Desperate times do not require desperation, but clear and thoughtful choices.

Bloomberg and Sanders gain strength, but to whose benefit?

Claiming that Trump has given transactional a bad name is a waste of breath—it had a bad name before Trump came along. This system of quid pro quo existed long before Trump arrived and will exist long after he leaves. The only nicety he has added is this: he has weaponized it.


Transactional politics has always been winked at because the results—or at least the intent—was to benefit the country. Maybe a trade deal with an adversary put thousands of Americans back to work, or the sale of some federal land to a developer meant affordable housing for a large number of families. It’s only when the transaction is self-serving—when it benefits only Donald Trump—that we talk about impeachable offenses. Or talked about them. His acquittal has opened the floodgates.


Like most things Trump, this is really an ethical problem more than a political one, and the particularly spineless and enabling Republicans do not have a monopoly on it, not when the Democrats are willing to make their own transaction...and yes, I mean their souls for Michael Bloomberg.


In 2016 the world was able to witness just how low Republican voters would sink, but now it looks as though the Democrats will gleefully cede any high ground they gained and support a candidate who represents everything they detest in Donald Trump—the racism, the sexism, and to a lesser extent, the wealth. Bloomberg is eminently more qualified, but that does not negate the fact that most Americans detest the idea of an imperial president, nor do they wish to replace him with a new plutocracy.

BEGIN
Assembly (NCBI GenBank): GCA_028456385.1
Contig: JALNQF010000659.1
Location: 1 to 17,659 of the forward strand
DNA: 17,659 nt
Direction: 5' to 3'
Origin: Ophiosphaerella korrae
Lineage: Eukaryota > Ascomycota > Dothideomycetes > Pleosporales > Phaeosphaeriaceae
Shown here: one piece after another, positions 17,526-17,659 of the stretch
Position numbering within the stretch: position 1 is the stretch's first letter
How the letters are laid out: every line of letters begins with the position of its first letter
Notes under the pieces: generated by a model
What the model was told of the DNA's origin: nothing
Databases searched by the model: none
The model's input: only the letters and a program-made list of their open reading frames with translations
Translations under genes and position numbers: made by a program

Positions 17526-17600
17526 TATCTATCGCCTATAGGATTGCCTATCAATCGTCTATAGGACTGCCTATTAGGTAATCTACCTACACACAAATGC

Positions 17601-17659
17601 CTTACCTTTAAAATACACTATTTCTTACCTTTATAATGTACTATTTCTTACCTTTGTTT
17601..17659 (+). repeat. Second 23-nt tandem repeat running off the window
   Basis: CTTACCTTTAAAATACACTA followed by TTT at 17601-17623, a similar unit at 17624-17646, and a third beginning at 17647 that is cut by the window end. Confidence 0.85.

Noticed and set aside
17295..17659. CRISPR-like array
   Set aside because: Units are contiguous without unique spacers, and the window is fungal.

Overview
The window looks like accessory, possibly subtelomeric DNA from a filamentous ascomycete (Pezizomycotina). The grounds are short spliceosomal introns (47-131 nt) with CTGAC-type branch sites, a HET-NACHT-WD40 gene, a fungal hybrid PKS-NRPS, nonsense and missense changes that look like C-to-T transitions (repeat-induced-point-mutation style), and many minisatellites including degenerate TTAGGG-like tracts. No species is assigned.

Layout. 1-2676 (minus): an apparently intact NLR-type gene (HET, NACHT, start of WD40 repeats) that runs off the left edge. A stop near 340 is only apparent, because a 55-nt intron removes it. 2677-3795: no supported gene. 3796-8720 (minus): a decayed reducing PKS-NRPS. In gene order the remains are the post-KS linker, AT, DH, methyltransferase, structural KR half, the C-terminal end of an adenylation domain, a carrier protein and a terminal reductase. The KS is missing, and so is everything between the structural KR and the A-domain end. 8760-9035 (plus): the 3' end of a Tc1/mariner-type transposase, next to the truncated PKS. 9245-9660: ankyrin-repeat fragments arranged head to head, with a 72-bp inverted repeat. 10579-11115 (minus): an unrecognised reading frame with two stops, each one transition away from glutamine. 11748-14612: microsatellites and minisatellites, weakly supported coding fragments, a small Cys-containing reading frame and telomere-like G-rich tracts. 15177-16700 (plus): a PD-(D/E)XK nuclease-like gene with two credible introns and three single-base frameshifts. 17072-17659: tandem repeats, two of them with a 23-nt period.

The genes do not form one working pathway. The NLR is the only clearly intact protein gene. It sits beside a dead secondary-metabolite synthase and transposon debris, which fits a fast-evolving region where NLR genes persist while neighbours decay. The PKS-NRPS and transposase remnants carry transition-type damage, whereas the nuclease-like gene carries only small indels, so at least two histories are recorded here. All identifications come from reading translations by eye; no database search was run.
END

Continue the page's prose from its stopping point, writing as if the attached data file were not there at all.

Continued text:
So far Bloomberg’s strong suit seems to be his ability to crawl into the sty with its current resident. It’s hardly the stuff presidents are made of, but so desperate are Democrats to watch Trump leave the White House (preferably in cuffs) that we are willing to support whoever holds out that possibility.


Tonight Michael Bloomberg makes his first debate appearance. I would be shocked if he doesn’t make a good showing, and if he doesn’t get off some zingers on the impeached president. But he represents desperation, the third-string quarterback in the last two minutes: he can throw the ball eighty-yards downfield but not necessarily to anyone. And though this may offend some, to me he shares that with Bernie Sanders—just another Hail Mary at the end of the game. Worse, it’s a call to the past, to 2016 when Hillary lost and Bernie was frozen out unfairly. The premise may be true, but the conclusion—Bernie would have defeated Trump—doesn’t have any real merit. And in this current cycle, when Bernie seems to be toting more baggage than ever, he spells doom.


We Democrats have grasped at the wrong straws for three years, from the Mueller Report to the impeachment. We should have accepted what history has shown—that even the worst, most inept presidents serve out their terms. To the Democrats’ credit, they did what they had to do—created impediments against the most flagrant Trumpian transgressions and illegalities. But now it’s time to look ahead to November, and winnow out their own viable candidate from the pretenders and charlatans—to find a person who will not embarrass us every time he steps in front of a microphone or a cameras.


November looms closer, but a regrettable transaction is not the answer.

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